There really is a Linux, and these people are using it, but it is just a part of the system they use. Linux is the kernel: the program in the system that allocates the machine's resources to the other programs that you run. The kernel is an essential part of an operating system, but useless by itself; it can only function in the context of a complete operating system. Linux is normally used in combination with the GNU operating system: the whole system is basically GNU with Linux added, or GNU/Linux. All the so-called "Linux" distributions are really distributions of GNU/Linux.


File: 1558563184330.jpg (71.57 KB, 960x720, 039ea404ad2c9985203e958cde….jpg) [ IQDB | SauceNAO ]

Post the 'bugs' line of your /proc/cpuinfo file!

>bugs: cpu_meltdown spectre_v1 spectre_v2 spec_store_bypass l1tf mds

Some admins are reporting as much as a 25% hit to performance because of all of the CPU bug mitigations.


CPUs were a mistake...


File: 1558567635951.png (35.96 KB, 225x186, computeran.png) [ IQDB | SauceNAO ]

Mine is empty. But it's super old and doesn't have hyper threading like that article mentions.


>fxsave_leak sysret_ss_attrs null_seg spectre_v1 spectre_v2 spec_store_bypass


> cpu_meltdown spectre_v1 spectre_v2 spec_store_bypass l1tf


Meltdown was the one with the really big performance hit, right?


$ cat /proc/cpuinfo | grep bugs


also i know i can just use grep I just got in the habit of using cat | grep


bugs: cpu_meltdown spectre_v1 spectre_v2 spec_store_bypass l1tf mds
My poor T61... at least it has a X9000.


Very smart of you anon. I was looking on ebay and found a decades old Acer eee pc, absolutely hideous and probably a battery life of 2-3 minutes but at least I would be truly secure.


I wonder if all these bugs are why my computer feels so slow now. It used to play games just fine a few years ago but even booting up those old games now they seem so choppy and slow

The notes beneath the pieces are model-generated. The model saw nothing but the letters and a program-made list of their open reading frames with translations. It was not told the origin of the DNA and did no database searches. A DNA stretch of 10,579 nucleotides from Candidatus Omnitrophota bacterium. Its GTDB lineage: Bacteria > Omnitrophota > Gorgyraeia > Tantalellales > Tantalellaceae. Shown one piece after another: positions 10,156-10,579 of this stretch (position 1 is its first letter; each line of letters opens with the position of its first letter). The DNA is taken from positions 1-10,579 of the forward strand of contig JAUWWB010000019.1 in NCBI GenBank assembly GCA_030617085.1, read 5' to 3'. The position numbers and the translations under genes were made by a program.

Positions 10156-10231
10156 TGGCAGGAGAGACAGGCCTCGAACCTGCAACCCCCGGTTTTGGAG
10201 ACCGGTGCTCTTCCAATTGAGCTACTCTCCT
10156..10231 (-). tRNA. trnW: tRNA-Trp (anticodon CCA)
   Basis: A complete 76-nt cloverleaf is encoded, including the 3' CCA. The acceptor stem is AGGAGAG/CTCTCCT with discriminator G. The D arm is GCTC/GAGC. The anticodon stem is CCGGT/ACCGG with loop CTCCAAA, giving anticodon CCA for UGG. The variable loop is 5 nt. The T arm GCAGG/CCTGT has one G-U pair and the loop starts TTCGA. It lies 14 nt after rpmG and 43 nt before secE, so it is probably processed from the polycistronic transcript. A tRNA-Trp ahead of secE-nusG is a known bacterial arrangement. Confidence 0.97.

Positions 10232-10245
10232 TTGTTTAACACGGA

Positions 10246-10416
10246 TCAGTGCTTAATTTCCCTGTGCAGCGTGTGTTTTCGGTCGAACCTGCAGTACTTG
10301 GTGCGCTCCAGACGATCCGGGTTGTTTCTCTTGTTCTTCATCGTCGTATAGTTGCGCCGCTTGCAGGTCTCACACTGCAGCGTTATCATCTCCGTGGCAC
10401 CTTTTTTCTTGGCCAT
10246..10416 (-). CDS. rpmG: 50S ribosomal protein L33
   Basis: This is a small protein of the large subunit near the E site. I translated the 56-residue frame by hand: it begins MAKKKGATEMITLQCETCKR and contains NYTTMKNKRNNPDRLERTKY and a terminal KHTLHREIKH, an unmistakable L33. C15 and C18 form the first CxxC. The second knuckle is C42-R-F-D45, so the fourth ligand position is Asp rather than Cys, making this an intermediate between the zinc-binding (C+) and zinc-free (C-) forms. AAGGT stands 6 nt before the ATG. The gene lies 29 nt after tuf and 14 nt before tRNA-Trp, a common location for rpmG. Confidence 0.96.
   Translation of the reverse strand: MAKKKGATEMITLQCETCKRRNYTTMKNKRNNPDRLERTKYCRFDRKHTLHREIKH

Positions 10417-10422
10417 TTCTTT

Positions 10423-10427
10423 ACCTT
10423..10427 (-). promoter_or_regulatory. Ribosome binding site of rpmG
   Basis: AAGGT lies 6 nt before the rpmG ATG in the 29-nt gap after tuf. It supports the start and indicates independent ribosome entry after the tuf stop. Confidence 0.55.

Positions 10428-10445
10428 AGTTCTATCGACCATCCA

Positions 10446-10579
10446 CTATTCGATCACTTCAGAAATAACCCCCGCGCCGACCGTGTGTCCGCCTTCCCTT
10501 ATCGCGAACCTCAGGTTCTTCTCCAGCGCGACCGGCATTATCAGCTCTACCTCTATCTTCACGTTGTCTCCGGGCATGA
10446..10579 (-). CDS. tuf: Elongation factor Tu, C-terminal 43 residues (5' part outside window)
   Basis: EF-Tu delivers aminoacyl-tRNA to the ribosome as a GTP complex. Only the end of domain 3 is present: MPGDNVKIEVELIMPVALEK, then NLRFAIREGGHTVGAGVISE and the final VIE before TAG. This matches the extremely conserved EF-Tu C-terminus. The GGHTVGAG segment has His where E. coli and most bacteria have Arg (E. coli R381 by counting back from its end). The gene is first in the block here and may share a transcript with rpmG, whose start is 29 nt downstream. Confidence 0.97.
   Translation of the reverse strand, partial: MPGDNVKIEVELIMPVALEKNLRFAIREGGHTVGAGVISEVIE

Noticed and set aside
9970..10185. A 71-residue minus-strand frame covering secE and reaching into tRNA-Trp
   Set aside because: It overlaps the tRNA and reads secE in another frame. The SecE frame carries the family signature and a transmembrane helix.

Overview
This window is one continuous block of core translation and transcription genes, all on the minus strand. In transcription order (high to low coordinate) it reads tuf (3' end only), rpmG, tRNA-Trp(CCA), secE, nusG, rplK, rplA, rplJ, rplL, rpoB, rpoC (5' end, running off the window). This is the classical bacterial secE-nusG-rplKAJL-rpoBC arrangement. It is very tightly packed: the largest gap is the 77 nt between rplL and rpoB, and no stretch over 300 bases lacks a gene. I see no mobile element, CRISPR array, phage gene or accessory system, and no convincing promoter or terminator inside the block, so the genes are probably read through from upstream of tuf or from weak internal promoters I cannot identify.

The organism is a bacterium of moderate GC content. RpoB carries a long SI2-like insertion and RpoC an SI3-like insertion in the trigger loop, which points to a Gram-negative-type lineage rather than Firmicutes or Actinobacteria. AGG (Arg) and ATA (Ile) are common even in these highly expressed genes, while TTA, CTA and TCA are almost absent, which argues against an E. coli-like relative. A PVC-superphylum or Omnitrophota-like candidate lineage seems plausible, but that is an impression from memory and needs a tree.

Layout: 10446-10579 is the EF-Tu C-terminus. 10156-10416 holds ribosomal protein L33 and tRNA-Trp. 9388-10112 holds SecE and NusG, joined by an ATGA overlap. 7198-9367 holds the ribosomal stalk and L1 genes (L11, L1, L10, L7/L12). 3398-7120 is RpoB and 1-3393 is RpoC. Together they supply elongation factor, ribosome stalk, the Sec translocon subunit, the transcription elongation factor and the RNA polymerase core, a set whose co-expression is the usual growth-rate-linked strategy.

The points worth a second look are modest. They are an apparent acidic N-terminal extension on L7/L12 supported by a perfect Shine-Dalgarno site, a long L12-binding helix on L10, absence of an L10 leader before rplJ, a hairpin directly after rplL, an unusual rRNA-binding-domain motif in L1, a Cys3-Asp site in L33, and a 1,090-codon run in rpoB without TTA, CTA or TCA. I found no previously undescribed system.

I wonder if all these bugs are why my computer feels so slow now. It used to play games just fine a few years ago but even booting up those old games now they seem so choppy and slow


Please try speaking in normal human language.


children what's that sound


yeah my cpu is a wibbly wobbly 10 years old, I probably need to get a newer one but then I'd have to get a new motherboard and ram and thats just a whole lot of money.


uwu saikin my pc-chan is osoi to okiteru i wonder if she's getting tsukareterued because of her toshi wwwwwwwwwwww gets muzukashiier to miru my doggo dougas mainichi everyday wwwwwwwwww


nenning softly with pcfren


Thats absolutely fine, it makes no difference
Dont listen to people who fuss over pedantic things like that.


File: 1558833096430.png (98.71 KB, 600x375, 6428b6750ffdd06f4841671ae6….png) [ IQDB | SauceNAO ]

I want to go to a Linux User Group or an tech-related event of some sort but nobody holds those kinds of things in my kuso ass part of the world incohrent screeching


learn C


Do you have a good book to recommend for someone with no prior programming knowledge?




That's because Python is a crap language, you're getting tricked into thinking its a good or usable language because it was a fad language 10 years ago like Rust is today and there's a bunch of python code lying around that people have to maintain now. If you really want to learn a new language you should learn C++ or Perl.


File: 1565161660731.png (82.12 KB, 167x173, ooOOOO.PNG) [ IQDB | SauceNAO ]

I attempted to get into programming a couple of years ago but I don't think I have the patience for it (and I'm a little lazy).


yes in fact
Beej's guide to C programming
First programming book that actually made sense or helped for me


Python, C, C++ and Perl are bad languages. Learn F#, Elixir, LISP and the like.


pythons lambda syntax is atrocious and list comprehension is not a fine substitute because its literally unreadable, I want my map and filter to go on separate lines


This is a functional programing nerd
Functional programming is cool, but dont embrace everything and anything such people say blindly, they're too invested in one idea.


Thank you


So a few nights ago my wireless router's antennas fried and I had to get a new one. It was super old, one of those blue Linksys WRT routers that you could flash all sorts of firmware on. Anyways do your research and read reviews before buying routers, because there's some really crappy and quite frankly scary routers they sell at the stores. One of them was reported to transmit all your traffic to a 3rd party 'for your security' (Cheap ASUS thing). I got a TP-Link router that had some really weird stuff built in including a bittorrent client but thankfully it was extremely simple to flash DD-WRT onto it.


File: 1567364632790.png (194.83 KB, 638x783, 10d384236c7cb321.png) [ IQDB | SauceNAO ]

Today I wrote some emacs commands to make my life easier. It's not much and honestly my elisp is horrible, but it made me feel really powerful!